A Community of Opportunity
As a parent, I often think about creating opportunities for my children to learn and grow. Sometimes it is simply being present to recognize those opportunities that emerge in the course of a normal day. Other times it is creating opportunities for learning through new experiences. No one ever taught me how to do this as a parent. In fact, when our first child was born I remember the doctor very clearly reporting to us how healthy the baby looked and, despite her extensive searching, there was no instruction manual included.
In my experience as a parent who happens to be blind, much of what I have done to create opportunities is the same as the average sighted parent. However, there is one important difference that I believe has benefited my entire family. That difference is the community of opportunity provided by our participation in the National Federation of the Blind. In a real way it started before our baby was born. And then when he was three days old, my wife and I grabbed our white canes, bundled up the baby, and went down the street to a party hosted by James Gashel (currently secretary of the National Federation of the Blind) and Betsy Zaborowski. As people shared in the joy of our new baby, they also offered us lots of ideas about how to give him experiences, how to enjoy every stage of life, and when to take a break and get a babysitter. This last point is particularly important as our children have had the experience of spending time with many diverse people informally, as well as formally, due to our participation in the Federation. They have met people of varied backgrounds, and we get the opportunity to talk about their experiences with people and to build curiosity about differences through those conversations.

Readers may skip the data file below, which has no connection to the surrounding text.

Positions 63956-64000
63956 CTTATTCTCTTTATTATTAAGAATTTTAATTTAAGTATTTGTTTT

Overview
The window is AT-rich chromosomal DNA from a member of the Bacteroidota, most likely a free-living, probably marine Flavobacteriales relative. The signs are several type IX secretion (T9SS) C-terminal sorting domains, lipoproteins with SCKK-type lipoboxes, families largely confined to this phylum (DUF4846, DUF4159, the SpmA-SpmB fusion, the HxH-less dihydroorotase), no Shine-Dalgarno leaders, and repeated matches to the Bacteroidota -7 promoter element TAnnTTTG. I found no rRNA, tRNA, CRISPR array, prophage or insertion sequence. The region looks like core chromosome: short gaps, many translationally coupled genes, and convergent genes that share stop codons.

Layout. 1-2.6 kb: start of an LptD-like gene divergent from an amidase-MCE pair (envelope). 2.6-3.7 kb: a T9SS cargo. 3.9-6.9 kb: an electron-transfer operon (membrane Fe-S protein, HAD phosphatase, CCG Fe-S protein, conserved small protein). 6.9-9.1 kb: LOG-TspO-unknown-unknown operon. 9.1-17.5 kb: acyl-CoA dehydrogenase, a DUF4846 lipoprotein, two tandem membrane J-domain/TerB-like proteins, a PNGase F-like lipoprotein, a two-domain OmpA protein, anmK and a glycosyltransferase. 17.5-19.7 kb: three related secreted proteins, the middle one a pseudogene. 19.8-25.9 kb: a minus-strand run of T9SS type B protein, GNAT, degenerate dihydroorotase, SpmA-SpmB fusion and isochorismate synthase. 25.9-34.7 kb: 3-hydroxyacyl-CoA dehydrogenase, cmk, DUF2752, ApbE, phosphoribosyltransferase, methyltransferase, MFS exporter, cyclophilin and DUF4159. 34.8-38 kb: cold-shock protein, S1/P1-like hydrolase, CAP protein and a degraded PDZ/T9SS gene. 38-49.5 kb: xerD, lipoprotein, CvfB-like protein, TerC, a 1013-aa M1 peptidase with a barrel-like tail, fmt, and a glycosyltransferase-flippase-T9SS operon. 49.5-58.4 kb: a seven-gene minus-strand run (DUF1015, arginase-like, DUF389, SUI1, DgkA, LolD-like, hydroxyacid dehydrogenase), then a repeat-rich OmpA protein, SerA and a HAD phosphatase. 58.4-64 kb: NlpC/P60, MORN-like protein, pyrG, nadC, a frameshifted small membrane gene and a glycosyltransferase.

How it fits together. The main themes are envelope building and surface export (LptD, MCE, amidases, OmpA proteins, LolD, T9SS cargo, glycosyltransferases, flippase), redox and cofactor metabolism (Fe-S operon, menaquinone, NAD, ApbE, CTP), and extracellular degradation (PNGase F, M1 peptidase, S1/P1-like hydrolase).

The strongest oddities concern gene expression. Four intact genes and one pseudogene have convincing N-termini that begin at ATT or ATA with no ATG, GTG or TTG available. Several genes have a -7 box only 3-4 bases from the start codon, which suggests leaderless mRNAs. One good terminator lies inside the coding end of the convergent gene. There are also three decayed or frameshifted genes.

Our participation in the Federation has also taught our children important life lessons. When my son Austin was about three, he was annoyed that it was difficult to reach the sinks in some of the bathrooms at the National Federation of the Blind Jernigan Institute. We found some small stools and donated them to the Federation so that children could more easily reach the sinks. It was the first time I remember my son completely understanding that he could contribute to something greater than his own interests, and he took pride in making a difference in his building. (After all, he is a member of the organization.) He still gets great joy out of saying that he “helped raise the Federation” by bringing stools to the building.
I am a member of the Federation because of the community of opportunity it provides to us as blind people every day. I am especially grateful for the opportunity it provides my daughters Oriana and Elizabeth who are both blind and who are learning Braille. I never had the opportunity to learn Braille when I was their age, and I did not have a community that knew the power Braille could have in my life. I am blessed to now have that community, and I am honored to help build a future full of opportunity every day for my children and thousands of others across the country.
Be part of the community by sharing our Read across America 2016 video and helping to create greater opportunities for blind people to learn Braille. https://www.youtube.com/watch?v=LBpjlUsoWTw
Mark A. Riccobono